Sequels are an inevitability in the horror genre. If something is even moderately successful, and sometimes even if it’s not, a sequel is pretty much guaranteed. This was especially true in the 1980’s and into the 1990’s, when everything launched a franchise regardless of how good it was. Sure, you had the heavy hitters like Friday the 13th, A Nightmare on Elm Street and Halloween, but you also had series like Sleepaway Camp, Night of the Demons, Silent Night, Deadly Night and so many more.
During the early days of the video market, there was a safety blanket for the horror genre. If something wasn’t successful in theaters, that didn’t mean it wouldn’t continue on, it only meant that its sequel would be straight-to-video. Sometimes, though, the need to make a continuation of everything got a little bit ahead of itself.
For as many sequels that carried on the original story, there were almost as many that had nothing to do with the original whatsoever. They were sequels in name only. That doesn’t necessarily stop them from being good on their own, but also doesn’t change the fact that they could probably have been named something else and no one would have batted an eye.
Halloween III: Season of the Witch
There’s no more famous unrelated sequel than Halloween III. It’s the one that pops into everyone’s head immediately. It’s the entry that has nothing to do with Michael Myers, when the rest of the franchise does. I don’t actually mind its place as a Halloween movie, though, truth be told. It’s rooted in the mythology of the holiday and even though the story is completely different, many of the people who made the first Halloween work were involved with this one as well, including John Carpenter and Dean Cundey.
While the first two were creatively handled by Stephen King and George Romero (although Romero passed directing duties to Michael Gornick for the second, he still wrote the script) and were based on King’s stories, the third had nothing to do with either one of them. It’s just an unrelated anthology movie with a much lower budget and a total lack of charm. This is especially disappointing considering that both Romero and King had wanted to do a third at some point.
While Troll may be a campy cheese-fest, it looks like Citizen Kane when compared to its sequel, frequently dubbed the worst movie of all time. At least Troll has an honest title considering the monster is in fact a troll, while the second lends its focus to vegetarian goblins instead.
The first Ghoulies is rightfully criticized for its lack of its own titular characters. They appear in the film for less than five minutes and have no bearing on the plot, which revolves around a man finding his destiny as heir to a Satanist cult. The sequel—which is honestly the much better movie—does give the spotlight to the ghoulies, but does so by completely ignoring the events of the first.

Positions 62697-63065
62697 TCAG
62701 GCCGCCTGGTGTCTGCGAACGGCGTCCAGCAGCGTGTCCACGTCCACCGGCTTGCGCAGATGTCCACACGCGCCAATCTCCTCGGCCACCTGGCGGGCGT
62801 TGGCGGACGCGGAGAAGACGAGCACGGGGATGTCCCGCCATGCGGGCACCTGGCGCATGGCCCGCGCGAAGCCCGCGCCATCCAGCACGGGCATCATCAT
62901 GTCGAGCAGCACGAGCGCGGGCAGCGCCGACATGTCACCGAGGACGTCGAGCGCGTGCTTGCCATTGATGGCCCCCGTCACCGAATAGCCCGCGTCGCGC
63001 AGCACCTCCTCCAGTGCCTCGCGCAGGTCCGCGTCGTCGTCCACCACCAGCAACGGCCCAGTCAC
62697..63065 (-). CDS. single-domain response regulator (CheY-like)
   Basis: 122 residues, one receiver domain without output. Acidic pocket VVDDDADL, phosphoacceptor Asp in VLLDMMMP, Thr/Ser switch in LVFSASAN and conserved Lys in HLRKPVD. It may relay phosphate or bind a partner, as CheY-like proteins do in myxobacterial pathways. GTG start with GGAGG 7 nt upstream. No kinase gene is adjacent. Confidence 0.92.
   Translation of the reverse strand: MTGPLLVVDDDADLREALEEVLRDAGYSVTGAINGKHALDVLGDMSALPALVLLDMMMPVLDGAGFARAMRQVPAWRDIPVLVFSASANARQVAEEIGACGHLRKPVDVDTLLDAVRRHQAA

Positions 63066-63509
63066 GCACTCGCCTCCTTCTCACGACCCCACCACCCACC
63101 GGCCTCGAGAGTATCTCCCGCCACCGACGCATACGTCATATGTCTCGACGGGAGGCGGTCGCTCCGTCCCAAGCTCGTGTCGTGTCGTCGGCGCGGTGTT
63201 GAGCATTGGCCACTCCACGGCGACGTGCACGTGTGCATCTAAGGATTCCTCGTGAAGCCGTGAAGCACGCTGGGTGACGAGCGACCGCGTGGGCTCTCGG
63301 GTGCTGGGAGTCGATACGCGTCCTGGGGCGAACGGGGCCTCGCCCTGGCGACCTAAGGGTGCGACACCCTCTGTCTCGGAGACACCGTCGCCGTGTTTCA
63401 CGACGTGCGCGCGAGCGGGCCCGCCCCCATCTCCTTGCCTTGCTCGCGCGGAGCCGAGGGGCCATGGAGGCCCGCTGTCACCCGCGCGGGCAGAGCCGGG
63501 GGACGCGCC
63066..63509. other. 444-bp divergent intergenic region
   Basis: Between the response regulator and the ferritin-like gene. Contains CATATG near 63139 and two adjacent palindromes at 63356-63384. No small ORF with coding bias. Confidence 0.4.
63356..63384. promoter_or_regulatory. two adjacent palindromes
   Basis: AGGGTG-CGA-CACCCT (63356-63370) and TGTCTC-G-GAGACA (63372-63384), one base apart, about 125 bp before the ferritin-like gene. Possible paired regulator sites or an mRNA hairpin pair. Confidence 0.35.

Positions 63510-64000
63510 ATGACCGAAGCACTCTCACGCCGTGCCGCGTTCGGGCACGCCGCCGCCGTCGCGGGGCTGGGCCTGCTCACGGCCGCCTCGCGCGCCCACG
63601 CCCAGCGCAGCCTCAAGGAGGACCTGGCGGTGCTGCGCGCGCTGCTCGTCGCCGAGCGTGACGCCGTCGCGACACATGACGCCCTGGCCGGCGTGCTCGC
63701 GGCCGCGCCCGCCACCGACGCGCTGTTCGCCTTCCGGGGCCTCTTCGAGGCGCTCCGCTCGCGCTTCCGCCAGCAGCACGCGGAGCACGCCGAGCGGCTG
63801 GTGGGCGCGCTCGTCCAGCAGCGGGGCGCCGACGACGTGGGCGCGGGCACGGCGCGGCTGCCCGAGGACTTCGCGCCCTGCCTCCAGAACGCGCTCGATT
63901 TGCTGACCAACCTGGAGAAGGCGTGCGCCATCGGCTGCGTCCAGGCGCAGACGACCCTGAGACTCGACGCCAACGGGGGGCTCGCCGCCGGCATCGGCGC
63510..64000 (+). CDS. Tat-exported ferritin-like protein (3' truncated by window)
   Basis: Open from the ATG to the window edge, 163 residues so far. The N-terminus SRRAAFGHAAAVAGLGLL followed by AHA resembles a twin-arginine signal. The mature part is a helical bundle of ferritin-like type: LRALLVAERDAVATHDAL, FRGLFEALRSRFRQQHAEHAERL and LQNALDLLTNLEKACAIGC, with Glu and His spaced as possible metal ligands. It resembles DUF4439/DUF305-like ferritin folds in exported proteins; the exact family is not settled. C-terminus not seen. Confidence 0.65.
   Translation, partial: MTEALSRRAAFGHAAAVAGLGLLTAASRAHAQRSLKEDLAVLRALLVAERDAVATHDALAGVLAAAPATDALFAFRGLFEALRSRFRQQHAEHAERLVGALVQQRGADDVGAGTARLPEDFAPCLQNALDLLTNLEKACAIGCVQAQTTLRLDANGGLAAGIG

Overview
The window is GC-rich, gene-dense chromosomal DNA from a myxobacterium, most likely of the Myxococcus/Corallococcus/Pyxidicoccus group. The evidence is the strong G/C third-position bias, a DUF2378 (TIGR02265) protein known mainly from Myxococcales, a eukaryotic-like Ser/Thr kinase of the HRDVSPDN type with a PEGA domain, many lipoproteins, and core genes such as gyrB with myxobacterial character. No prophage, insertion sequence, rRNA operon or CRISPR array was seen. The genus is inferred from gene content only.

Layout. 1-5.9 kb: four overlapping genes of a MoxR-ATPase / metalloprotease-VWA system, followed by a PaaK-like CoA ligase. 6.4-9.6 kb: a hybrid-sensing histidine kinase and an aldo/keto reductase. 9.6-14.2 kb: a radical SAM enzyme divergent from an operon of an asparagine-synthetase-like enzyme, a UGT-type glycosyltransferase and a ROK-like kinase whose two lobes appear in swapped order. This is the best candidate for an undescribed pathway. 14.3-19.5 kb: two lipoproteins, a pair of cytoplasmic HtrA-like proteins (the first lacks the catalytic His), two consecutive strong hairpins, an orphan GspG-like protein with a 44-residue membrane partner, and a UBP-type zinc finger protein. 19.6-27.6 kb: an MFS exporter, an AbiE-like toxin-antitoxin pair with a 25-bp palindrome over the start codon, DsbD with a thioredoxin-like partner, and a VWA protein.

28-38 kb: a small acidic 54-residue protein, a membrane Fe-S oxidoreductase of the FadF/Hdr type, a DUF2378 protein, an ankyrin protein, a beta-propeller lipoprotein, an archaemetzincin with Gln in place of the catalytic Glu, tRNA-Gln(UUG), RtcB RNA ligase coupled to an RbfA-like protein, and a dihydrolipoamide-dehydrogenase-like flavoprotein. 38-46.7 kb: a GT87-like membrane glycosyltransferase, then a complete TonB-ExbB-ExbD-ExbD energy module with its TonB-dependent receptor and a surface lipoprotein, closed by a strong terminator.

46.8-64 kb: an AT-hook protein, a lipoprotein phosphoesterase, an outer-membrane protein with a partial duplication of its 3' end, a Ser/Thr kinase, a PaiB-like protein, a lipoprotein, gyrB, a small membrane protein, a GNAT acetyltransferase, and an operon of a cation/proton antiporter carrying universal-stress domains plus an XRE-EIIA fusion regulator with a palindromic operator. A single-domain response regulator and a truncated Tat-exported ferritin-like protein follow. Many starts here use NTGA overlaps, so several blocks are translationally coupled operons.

Prom Night II does away with the generic slasher plot of the first movie, instead giving us a ghostly revenge story. More importantly, it presents a female villain in the form of Mary Lou Maloney, a sort of sweet sixteen Freddy Krueger who would return throughout the franchise. Which would technically make the original feature the odd man out.
While the first three Silent Night, Deadly Night features stick pretty close to the concept of an ax-wielding Santa Claus, Brian Yuzna decided to take things in a totally different direction with his entry, Initiation. Instead, it’s about a Los Angeles reporter looking to take down a coven of witches on Christmas Eve. The movie has almost nothing to do with the holiday, outside of a few references.
Howling II, apparently, has at least something to do with the first as there’s a glimpse of an afterthought funeral for the first’s protagonist, Karen White. The rest of the film couldn’t be further from anything that made the original work. Howling III, though, takes things in an even more bizarre direction and has nothing whatsoever to do with either of the previous entries. It’s instead about a secret cult of marsupial werewolves living deep in the Australian outback, one of whom escapes to make it as an actress. This started the trend of the Howling sequels being completely unrelated movies connected only by the fact that they feature werewolves.
The Leprechaun series is basically the flagship franchise for a list like this. It’s still an anomaly, especially when the title character is somewhat of a horror icon. While Warwick Davis did play the leprechaun in all but the most recent film, none of the entries have anything to do with one another. This obviously kicked off when Leprechaun 2 decided to completely ignore the original. I’d say it came down to directors not bothering to see the other features if it weren’t for the fact that some of the different sequels had the same director. Some things are so different from movie to movie that even Davis has supported the theory that he might just be playing a different leprechaun each time.